When you extend a SharePoint web application, you are telling SharePoint to go to IIS and create a new site, but SharePoint will use it to show the same content. You would normally do that to support different security, authentication and URLs between an Internet site, Intranet and Extranet, for example.
When you add a host header it is equivalent to going to IIS and modifying the HTTP bindings for a site, and adding another URL or port. Generally, for simplicity, it is best to let SharePoint manage IIS and not go changing things in IIS Manager if you can avoid it. Host Header site collections are a mechanism to allow you to map different host headers to individual site collections within the same SharePoint web application.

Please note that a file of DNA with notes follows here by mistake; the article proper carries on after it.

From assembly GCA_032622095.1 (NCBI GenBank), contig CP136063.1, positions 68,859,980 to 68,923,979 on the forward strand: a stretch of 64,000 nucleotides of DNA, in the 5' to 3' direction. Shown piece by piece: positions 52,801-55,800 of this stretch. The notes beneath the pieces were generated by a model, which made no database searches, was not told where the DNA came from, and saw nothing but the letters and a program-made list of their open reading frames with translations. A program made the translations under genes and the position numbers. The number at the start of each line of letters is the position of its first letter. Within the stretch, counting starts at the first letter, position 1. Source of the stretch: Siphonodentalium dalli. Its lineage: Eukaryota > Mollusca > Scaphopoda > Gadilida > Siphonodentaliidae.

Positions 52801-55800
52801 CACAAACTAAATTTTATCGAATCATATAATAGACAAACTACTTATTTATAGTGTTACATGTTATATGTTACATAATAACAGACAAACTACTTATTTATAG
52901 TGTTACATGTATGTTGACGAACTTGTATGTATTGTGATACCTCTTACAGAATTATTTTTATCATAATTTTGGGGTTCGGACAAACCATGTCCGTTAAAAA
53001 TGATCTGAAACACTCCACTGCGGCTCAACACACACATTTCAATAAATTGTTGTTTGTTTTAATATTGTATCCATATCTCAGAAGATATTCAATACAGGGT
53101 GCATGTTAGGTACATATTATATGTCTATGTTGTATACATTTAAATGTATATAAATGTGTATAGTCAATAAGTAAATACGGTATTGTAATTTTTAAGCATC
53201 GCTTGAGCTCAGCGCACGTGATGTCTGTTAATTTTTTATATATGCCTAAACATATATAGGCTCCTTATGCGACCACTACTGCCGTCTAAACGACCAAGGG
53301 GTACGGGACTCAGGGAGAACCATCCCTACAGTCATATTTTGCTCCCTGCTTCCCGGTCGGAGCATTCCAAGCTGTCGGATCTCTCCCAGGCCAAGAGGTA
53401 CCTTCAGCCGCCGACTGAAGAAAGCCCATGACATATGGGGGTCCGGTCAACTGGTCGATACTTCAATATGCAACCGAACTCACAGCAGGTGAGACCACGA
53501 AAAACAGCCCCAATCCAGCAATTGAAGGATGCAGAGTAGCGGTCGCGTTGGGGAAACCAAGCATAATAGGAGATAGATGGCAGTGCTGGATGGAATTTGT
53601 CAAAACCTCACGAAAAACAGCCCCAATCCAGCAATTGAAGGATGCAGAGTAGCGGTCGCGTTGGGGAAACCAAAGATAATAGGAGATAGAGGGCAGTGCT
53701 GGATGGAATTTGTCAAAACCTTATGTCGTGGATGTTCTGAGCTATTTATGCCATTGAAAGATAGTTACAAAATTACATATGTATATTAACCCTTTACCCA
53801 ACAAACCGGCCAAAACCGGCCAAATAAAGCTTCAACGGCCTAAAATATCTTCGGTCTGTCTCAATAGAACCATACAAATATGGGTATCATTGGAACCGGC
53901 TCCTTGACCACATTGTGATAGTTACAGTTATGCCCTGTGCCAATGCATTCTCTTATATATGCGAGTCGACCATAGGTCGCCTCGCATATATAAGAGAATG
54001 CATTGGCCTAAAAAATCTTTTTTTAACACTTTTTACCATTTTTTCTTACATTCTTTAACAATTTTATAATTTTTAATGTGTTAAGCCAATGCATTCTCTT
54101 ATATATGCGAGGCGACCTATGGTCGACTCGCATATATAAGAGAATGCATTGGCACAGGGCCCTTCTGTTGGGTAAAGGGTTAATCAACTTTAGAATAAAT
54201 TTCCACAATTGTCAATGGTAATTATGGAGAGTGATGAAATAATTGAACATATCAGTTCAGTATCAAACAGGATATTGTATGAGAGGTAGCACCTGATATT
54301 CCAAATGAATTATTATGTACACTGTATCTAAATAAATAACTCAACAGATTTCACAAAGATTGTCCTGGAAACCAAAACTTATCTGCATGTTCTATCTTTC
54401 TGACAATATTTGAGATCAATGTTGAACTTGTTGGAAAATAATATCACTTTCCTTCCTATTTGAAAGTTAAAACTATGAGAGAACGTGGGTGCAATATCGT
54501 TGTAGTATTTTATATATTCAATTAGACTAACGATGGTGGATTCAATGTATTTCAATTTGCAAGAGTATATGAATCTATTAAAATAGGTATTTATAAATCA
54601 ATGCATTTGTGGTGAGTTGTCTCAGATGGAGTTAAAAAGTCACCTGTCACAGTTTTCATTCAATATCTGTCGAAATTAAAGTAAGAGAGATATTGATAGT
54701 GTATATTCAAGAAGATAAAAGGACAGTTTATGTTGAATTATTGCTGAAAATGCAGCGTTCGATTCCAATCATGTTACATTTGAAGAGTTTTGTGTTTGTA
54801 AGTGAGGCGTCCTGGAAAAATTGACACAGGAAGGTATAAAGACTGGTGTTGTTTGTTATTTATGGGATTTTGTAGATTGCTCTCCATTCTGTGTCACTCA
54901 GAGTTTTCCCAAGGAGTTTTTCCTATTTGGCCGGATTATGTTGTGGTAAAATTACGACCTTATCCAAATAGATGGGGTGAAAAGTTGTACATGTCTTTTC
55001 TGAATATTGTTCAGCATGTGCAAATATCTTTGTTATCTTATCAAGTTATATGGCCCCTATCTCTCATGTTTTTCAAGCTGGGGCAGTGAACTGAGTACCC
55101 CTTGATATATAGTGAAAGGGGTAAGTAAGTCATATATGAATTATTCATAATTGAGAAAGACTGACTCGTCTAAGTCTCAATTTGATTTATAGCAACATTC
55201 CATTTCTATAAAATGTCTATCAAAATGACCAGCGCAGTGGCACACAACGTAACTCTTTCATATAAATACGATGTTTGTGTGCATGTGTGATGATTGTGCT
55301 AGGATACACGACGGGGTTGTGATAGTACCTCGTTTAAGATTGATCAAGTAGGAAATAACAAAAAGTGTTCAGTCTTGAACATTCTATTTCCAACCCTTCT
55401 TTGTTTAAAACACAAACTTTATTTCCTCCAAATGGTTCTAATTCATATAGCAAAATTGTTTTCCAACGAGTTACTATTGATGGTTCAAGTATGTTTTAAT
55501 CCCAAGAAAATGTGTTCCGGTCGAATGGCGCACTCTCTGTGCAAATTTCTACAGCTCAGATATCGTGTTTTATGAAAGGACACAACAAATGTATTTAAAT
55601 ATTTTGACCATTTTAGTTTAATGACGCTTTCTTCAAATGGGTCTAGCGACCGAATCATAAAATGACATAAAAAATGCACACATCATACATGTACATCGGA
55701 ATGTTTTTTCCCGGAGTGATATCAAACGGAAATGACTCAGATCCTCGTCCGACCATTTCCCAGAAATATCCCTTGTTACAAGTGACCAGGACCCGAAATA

The purpose of alternate access mappings is to deal with the situation where you have a load balancer or a proxy server that translates from an external URL to your server's internal URL. This ensures that the relative URLs generated by SharePoint when rendering pages are consistent with the external URL. Configuring alternate access mappings does not automatically add host header entries.